April is National Occupational Therapy Month

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“I think it’s an amazing school. When I sat down for boards, I felt more than adequately prepared. If you put the work in, your success is almost guaranteed.”

Kontessa Brown
Dental Assisting Graduate
Occupational Therapy Assistant student training
April is the 38th annual Occupational Therapy Month, a time when we get a chance to recognize the efforts of those who are in the occupational therapy field whether you're an occupational therapist or an occupational therapist assistant. Occupational Therapy Month started in 1980 and corresponds with AOTA's (The American Occupational Therapy Association) Annual Conference & Expo. The 2018 theme is Empowering Independence. This year's conference will be held April 19th-22nd in Salt Lake City, Utah.

What is Occupational Therapy?

Occupational Therapy is a vital profession that helps people across the lifespan to do the things they want and need to do through the therapeutic use of daily activities (occupations). Occupational Therapy practitioners enable people of all ages to live life to its fullest by helping them promote health, and prevent- or live better with- injury, illness, or disability. Common Occupational Therapy interventions include helping children with disabilities to participate fully in school and social situations, helping people recovering from an injury to regain skills, and providing support for older adults experiencing physical and cognitive changes. Occupational Therapy services typically include:
  • an individualized evaluation, during which the client/family and occupational therapist determine the person's goals,
  • customized intervention to improve the person's ability to perform daily activities and reach the goals, and
  • an outcomes evaluation to ensure that the goals are being met and/or make changes to the intervention plan.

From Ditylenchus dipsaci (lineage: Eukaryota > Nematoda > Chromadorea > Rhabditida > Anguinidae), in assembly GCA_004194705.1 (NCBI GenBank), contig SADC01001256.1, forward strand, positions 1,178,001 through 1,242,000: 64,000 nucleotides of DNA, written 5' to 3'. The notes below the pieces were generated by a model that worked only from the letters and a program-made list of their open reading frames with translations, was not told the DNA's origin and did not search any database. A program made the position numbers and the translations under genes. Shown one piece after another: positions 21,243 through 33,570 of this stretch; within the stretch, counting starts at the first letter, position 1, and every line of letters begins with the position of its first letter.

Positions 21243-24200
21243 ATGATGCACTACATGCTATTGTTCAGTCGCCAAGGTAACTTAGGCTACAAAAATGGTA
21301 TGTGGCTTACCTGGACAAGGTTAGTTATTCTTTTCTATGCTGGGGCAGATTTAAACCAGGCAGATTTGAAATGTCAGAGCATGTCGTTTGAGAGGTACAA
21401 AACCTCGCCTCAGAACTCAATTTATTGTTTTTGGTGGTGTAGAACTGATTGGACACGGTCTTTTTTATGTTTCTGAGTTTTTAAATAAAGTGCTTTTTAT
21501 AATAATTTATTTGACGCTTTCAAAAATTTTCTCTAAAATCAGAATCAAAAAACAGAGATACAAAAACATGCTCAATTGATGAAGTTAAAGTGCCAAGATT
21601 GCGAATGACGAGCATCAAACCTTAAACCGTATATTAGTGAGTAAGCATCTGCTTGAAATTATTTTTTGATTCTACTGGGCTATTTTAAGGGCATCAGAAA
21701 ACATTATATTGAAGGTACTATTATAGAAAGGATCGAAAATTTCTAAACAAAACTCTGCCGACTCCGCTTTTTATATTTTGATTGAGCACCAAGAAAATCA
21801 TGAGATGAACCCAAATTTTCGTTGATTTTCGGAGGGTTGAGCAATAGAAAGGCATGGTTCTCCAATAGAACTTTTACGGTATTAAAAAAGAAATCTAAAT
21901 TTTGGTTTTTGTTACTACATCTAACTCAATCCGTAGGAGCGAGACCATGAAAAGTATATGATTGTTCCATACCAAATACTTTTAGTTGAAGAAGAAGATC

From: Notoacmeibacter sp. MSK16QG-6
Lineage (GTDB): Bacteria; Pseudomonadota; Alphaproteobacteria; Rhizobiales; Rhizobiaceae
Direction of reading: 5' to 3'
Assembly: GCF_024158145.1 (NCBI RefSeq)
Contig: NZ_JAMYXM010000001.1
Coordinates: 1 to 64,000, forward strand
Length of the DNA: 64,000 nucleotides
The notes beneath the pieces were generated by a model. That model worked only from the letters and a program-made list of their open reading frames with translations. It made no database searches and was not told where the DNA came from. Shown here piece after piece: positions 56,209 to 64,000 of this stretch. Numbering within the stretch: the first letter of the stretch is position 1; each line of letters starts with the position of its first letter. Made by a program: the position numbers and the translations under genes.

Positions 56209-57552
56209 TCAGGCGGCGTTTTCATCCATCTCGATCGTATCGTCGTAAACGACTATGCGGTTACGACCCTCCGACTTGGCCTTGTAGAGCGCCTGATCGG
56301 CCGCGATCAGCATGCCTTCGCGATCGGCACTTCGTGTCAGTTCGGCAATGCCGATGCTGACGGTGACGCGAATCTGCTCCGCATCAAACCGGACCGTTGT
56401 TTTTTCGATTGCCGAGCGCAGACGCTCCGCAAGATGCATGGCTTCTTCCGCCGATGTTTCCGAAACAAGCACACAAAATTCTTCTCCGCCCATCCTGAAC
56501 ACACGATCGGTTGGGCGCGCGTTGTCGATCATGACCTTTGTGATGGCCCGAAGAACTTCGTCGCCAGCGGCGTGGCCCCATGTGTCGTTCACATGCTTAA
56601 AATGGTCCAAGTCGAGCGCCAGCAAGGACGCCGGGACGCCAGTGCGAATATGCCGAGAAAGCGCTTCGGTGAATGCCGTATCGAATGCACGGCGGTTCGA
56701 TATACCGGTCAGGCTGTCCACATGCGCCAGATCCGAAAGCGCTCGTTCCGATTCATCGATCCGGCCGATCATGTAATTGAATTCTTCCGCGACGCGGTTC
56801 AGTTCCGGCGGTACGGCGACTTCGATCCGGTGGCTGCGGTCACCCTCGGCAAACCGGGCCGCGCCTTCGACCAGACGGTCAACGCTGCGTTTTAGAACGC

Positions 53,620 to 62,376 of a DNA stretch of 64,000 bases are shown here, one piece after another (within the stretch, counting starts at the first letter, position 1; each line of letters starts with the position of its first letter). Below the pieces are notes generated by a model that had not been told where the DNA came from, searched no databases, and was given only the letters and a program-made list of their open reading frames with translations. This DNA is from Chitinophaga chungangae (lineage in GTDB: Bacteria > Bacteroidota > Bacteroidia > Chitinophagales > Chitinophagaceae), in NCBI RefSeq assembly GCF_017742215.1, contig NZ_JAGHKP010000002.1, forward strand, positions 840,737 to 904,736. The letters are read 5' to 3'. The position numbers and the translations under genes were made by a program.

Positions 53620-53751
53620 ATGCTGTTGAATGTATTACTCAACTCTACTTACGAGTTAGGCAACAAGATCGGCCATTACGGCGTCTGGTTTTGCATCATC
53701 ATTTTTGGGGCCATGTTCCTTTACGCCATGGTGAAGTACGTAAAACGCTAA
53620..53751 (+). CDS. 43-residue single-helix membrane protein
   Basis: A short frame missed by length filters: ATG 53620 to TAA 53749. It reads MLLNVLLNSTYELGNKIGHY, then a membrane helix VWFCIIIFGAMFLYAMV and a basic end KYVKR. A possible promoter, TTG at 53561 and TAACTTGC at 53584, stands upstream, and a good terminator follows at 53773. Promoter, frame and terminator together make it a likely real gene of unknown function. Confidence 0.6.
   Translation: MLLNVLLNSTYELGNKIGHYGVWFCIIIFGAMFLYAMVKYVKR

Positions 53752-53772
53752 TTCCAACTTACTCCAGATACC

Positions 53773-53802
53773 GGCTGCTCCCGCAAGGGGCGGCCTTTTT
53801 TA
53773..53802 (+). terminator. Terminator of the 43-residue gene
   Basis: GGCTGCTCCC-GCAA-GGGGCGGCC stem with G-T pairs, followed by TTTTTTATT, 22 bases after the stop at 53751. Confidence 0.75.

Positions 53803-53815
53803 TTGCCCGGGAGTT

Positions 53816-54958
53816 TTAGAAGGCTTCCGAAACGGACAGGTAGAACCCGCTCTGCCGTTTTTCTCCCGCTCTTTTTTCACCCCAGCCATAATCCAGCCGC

Occupational therapy practitioners have a holistic perspective, in which the focus is adapting the environment and/or task to fit the person, and the person is an integral part of the therapy team.

Exciting Opportunities for Occupational Therapy

In 2017, Occupational Therapy celebrated 100 years as a profession. After 100 years, the new century has brought some great new opportunities to the profession. During the 100th celebration, some of the 100 most influential people in OT talked about OT's biggest opportunities. "I think this has to be one of the most exciting times for occupational therapy," says Janice Burke, co-founder of the Model of Human Occupation. "The big picture today is on health and wellness, and that is what occupational therapy has always been about. For OT, the opportunities are boundless. We can fit everywhere and anywhere- traditional health settings, community, and individual-based [practice]." Mary Beth Early sees an array of opportunities for occupational therapy: ergonomics; body mechanics; and habit development regarding technology, screen time, positioning, posture, and social behavior. She also sees providing intervention for emotional regulation and behavioral health for victims of trauma, persons with mental disorders, and persons in recovery as an area of opportunity for occupational therapy. "This is an opportunity for us (with more practitioners, educators, and researchers) to share our story, our science, and our discipline," says Thom Fisher. "Being bold and intentional can allow the public to understand what OTs and OTAs bring to the table with client care." Charles Christiansen was drawn to occupational therapy by "its optimistic view of human possibility and its traditions as a client-centered, authentic, and activity-related" profession. "In this new age fueled by abundant information and rapidly evolving digital technologies, it is likely that new medical and rehabilitation technologies will change the nature of the health problems that health practitioners face," says Christiansen. "We can expect that novel technologies will either prevent or remedy chronic conditions or reduce the consequences of disabilities (consider mobility exoskeletons, sensory-neural implants, self-driving cars, and personal assistant robotics). These 'game-changing' advances will change the current nature of occupational therapy practice dramatically."

Starting Your OTA Career

If the idea of helping others live their daily lives to the fullest is intriguing to you, a career in OT might be in your future. At Concorde Career College, we offer an Occupational Therapy Assistant (OTA) program that can be done in as few as 20 months. To learn more about our OTA or other health care programs, contact our Admissions office today! While you're at it, be sure to show your support for OT by using #OTMonth2018. occupational therapy assistant

Do you have an Associate's degree in health care field, which is a pre-requisite for this program?